|HandBrake CLI||Version: 0.99: Video from Canon EOS 7D (1920x1080, 25 FPS) 1 Minutes 22 Seconds|
Audio: PCM-S16, 48,000Hz, 2-Channel, to Video: AVC1 Audio: AAC (High Profile)
|LAME MP3||Version 3.98.3: Audio CD "Terminator II SE", 53 min, convert WAV to MP3 audio format, Command: -b 160 --nores (160Kb/s)|
|TotalCode Studio 2.5||Version: 220.127.116.1177: MPEG-2 to H.264, MainConcept H.264/AVC Codec, 28 sec HDTV 1920x1080 (MPEG-2), Audio: MPEG-2 (44.1kHz, 2-Channel, 16-Bit, 224Kb/s), Codec: H.264 Pro, Mode: PAL 50i (25 FPS), Profile: H.264 BD HDMV|
|PCMark 8||Home, Creative, Work Modules|
|Ixia IxChariot||Version 7.2 Build Level 107, TCP Throughput|
|Passmark WirelessMon||Version 4.0 Build 1009, Signal Strength|
Synthetic Benchmark Results
Plugged into the wall, Gigabyte’s P34W v3 generates a 3DMark FireStrike score of 6603, which falls to 4960 on battery power. For context, consider that the GeForce GTX 970M is about 80% of a desktop 970, and that when Thomas reviewed Gigabyte’s P35X v3 earlier this year, its GeForce GTX 980M achieved 8261 points. A Physics result of 8786 actually exceeds the P35X’s 8620 score, which we’d expect since that system had a Core i7-4710HQ instead.
Thomas ran his PCMark 8 numbers without acceleration, choosing to focus on raw CPU performance. I turned acceleration on, though. When you’re on the road and battery life is what limits your laptop’s utility, anything you can do to get back to idle quickly will stretch the system’s run time. This includes leveraging compute resources whenever possible.
To that end, Gigabyte’s P34W v3 scores 4645 points plugged into the wall in PCMark’s Work module. The P35X v3 did 4787 points. From there, the P34W v3 blows past its bigger brother without looking back, quadrupling its performance in the Home test and more than tripling it in the Creative metric.
Storage performance naturally varies depending on whether you’re using the SSD or hard drive. Fortunately, it doesn’t really matter if you’re plugged into the wall or on battery—the results are similar in both cases.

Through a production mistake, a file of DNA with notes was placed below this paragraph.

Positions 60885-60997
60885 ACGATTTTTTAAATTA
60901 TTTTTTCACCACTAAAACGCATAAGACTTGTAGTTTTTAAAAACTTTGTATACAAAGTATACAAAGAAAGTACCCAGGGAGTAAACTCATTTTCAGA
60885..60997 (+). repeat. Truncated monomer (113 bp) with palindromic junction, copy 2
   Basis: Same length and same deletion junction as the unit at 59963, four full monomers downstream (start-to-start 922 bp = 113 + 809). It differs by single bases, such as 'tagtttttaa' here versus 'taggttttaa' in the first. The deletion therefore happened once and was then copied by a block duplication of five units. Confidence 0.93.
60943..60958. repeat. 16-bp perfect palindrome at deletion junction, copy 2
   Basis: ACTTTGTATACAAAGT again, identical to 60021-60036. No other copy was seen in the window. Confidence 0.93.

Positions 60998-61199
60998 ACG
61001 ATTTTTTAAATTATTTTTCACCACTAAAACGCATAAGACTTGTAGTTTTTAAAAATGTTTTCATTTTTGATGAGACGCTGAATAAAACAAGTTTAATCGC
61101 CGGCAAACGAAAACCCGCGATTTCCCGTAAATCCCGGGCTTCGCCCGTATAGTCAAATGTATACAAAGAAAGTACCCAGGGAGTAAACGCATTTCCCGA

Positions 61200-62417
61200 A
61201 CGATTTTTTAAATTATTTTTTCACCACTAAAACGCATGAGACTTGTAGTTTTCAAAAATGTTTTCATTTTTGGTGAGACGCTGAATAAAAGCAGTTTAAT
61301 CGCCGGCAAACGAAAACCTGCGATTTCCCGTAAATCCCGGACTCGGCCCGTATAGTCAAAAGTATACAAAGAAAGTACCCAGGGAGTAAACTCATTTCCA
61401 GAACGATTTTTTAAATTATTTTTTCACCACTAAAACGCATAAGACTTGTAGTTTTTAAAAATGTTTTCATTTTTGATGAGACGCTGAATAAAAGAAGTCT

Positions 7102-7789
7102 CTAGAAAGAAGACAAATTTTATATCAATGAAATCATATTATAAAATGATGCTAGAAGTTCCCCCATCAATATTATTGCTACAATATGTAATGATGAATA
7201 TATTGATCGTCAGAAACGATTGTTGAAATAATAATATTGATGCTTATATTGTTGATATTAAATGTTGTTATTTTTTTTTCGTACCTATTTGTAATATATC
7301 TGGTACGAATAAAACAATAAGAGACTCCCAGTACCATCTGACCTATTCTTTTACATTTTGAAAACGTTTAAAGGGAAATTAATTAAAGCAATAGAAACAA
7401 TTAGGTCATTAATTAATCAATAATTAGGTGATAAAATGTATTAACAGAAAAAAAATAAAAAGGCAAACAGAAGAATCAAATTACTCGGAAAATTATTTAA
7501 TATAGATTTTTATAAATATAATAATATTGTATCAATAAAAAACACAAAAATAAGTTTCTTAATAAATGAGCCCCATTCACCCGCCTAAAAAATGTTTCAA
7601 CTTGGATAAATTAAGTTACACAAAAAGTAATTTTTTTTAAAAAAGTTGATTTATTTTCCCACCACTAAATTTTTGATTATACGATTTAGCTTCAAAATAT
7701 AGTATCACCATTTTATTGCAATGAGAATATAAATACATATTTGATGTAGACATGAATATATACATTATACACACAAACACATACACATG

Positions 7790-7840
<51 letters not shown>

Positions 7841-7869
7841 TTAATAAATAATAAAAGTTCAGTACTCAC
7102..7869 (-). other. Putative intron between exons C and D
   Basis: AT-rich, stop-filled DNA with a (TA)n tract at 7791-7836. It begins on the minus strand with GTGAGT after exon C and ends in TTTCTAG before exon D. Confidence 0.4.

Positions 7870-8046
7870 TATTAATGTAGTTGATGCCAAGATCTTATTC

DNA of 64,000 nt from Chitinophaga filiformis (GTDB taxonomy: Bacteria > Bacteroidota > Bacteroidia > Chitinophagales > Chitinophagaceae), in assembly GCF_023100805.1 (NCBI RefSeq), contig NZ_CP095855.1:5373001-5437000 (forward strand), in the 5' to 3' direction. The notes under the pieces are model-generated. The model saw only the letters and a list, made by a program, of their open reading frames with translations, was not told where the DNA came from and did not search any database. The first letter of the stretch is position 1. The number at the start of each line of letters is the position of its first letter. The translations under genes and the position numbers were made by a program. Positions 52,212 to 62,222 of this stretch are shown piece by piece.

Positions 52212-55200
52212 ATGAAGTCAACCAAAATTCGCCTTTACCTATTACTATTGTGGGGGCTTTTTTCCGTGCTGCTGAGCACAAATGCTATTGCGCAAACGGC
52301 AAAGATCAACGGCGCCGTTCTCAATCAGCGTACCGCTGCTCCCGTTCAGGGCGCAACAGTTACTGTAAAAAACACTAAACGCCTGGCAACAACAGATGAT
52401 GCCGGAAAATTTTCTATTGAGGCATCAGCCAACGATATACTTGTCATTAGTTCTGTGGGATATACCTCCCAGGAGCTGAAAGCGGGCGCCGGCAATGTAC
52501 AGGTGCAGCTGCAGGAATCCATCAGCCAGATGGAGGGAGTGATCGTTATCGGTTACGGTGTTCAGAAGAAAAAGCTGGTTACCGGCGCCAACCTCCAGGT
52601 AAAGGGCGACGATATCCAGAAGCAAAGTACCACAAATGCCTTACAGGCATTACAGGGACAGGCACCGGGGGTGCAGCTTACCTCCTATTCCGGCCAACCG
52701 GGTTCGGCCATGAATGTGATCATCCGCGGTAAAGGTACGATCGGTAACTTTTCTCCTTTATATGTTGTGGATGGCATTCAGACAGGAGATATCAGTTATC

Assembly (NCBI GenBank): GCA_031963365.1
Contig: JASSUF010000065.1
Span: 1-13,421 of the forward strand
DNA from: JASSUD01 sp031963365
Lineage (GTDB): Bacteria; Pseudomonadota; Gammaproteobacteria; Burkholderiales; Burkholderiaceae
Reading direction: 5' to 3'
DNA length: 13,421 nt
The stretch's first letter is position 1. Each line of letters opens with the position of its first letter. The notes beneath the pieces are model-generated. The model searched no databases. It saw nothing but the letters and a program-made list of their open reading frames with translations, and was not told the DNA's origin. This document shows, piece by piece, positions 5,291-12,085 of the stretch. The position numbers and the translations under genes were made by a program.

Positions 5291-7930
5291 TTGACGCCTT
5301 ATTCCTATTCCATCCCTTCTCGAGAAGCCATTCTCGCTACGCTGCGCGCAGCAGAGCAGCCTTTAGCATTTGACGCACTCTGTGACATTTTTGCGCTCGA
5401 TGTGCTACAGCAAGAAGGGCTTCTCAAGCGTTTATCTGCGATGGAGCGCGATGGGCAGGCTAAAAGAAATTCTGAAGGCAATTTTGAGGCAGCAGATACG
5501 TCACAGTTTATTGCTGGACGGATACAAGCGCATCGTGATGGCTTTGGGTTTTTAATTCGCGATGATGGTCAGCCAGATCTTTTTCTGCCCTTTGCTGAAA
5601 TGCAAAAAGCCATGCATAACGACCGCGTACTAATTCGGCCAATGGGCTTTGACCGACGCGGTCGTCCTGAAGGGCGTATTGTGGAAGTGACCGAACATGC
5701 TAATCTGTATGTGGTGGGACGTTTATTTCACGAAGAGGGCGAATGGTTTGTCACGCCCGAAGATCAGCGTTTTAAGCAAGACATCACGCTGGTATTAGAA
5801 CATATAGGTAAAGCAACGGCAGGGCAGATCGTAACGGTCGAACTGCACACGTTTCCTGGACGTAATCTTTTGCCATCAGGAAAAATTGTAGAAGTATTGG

Gaming Benchmark Results
We run our game tests plugged in and away from the wall, yielding two very different looks at performance as Nvidia’s Battery Boost technology kicks in.
Ideally, we want to see the P34W v3 hold a steady 30 FPS on battery power (or whatever frame rate you specify through GeForce Experience). Then, when we attach the AC adapter, the notebook should generate playable performance at its panel’s native resolution and the highest-quality detail settings.
Gigabyte does not disappoint. Plugged in to the wall, we were able to crank each game up to 1920x1080 and its top graphics preset and enjoy smooth frame rates. Battlefield 4 averaged more than 53 FPS; Metro Last Light averaged 50; Tomb Raider nearly hit 80 FPS; Thief was up around 50 as well. The more platform-bound Grid 2 soared up to approach 90 FPS on average.
Even on battery power (and reduced clock rates) the P34W v3 is fast enough to maintain a smooth 30 FPS in these titles without giving up any graphics quality. For the system’s 14” FHD panel, a GeForce GTX 970M is just about right. Faster graphics modules (like the 980M) would really only be useful for attaching external displays. Then again, without a DisplayPort output, the P34W v3 wouldn’t be our top choice for docking to a more stationary desktop.
Productivity Benchmark Results
Intel’s Core i7-4720HQ is a popular processor choice amongst gaming notebook vendors. It’s a quad-core model with Hyper-Threading support, so parallelized workloads run well. And of course, the Haswell architecture makes quick work of single-threaded tasks.
These results illustrate how performance differs when you use the P34W v3 plugged in compared to its behavior on the road. Light use isn’t a problem—our Lame benchmark doesn’t slow down at all. But the threaded TotalCode Studio, HandBrake, and 3ds Max iray tests are far more taxing; they scale back quite a bit on battery power.
Our Photoshop benchmark, which is accelerated by OpenCL, also reflects a performance hit away from the wall. Nvidia’s GeForce GTX 970M throttles back, so we’d expect this.
Before we get into testing battery life, we need to calibrate the P34W v3’s display. In the process of doing this, we also run its panel through a barrage of benchmarks.
|Minimum Brightness||9.03 cd/m²|
|Maximum Brightness||289.23 cd/m²|
|Brightness Calibration||201.13 cd/m² (69 on brightness scale)|
|Black Level||0.34 cd/m²|
|Adobe RGB Gamut||70.1%|
A minimum brightness measurement of 9.03 cd/m² is well below our practical floor of 50. AU Optronics rates its B140HAN for a maximum brightness of 300 cd/m² and the panel on Gigabyte’s P34W v3 comes awful close to that figure at 289.23.
By default, an ambient light sensor adjusts the P34W’s screen and backlight. This needs to be disabled in order to get the display calibrated for our testing. Different publications favor certain outputs, but all of our screens are dialed to 200 cd/m².
At that setting, we measure a contrast ratio of 582:1, which registers lower than the display’s typical 700:1 rating. A gamma response of 2.18 comes close to the 2.2 we want to see. We record a cool color temperature of 6460K, and a sRGB gamut volume of 101.7%.
Subjectively, the P34W v3’s display is excellent, though not particularly vibrant owing to its anti-glare layer. Uniformity isn’t an issue; there is no perceptible light bleed to the naked eye. And the panel’s viewing angles are superb. You don’t experience any color shift. Even if Gigabyte wasn’t using an IPS-equivalent panel, the relatively small 14” screen keeps you head-on most of the time. But the fact that you get AUO’s AHVA technology means all practical viewing angles are usable.